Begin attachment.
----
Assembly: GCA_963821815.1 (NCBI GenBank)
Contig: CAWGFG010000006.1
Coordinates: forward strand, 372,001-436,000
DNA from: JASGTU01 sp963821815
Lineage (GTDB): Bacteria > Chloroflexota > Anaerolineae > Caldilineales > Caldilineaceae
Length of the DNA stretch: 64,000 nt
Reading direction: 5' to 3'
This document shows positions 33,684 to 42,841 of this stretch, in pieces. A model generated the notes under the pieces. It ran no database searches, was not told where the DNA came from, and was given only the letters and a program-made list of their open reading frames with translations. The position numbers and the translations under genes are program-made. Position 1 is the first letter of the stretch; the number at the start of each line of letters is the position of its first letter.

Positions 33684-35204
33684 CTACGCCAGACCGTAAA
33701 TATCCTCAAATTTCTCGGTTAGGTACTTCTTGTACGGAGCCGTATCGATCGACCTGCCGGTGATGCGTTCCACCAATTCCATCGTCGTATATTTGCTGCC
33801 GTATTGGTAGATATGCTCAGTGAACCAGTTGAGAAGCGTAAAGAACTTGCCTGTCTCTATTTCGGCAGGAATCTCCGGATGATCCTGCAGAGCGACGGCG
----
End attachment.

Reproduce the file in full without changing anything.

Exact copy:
Assembly: GCA_963821815.1 (NCBI GenBank)
Contig: CAWGFG010000006.1
Coordinates: forward strand, 372,001-436,000
DNA from: JASGTU01 sp963821815
Lineage (GTDB): Bacteria > Chloroflexota > Anaerolineae > Caldilineales > Caldilineaceae
Length of the DNA stretch: 64,000 nt
Reading direction: 5' to 3'
This document shows positions 33,684 to 42,841 of this stretch, in pieces. A model generated the notes under the pieces. It ran no database searches, was not told where the DNA came from, and was given only the letters and a program-made list of their open reading frames with translations. The position numbers and the translations under genes are program-made. Position 1 is the first letter of the stretch; the number at the start of each line of letters is the position of its first letter.

Positions 33684-35204
33684 CTACGCCAGACCGTAAA
33701 TATCCTCAAATTTCTCGGTTAGGTACTTCTTGTACGGAGCCGTATCGATCGACCTGCCGGTGATGCGTTCCACCAATTCCATCGTCGTATATTTGCTGCC
33801 GTATTGGTAGATATGCTCAGTGAACCAGTTGAGAAGCGTAAAGAACTTGCCTGTCTCTATTTCGGCAGGAATCTCCGGATGATCCTGCAGAGCGACGGCG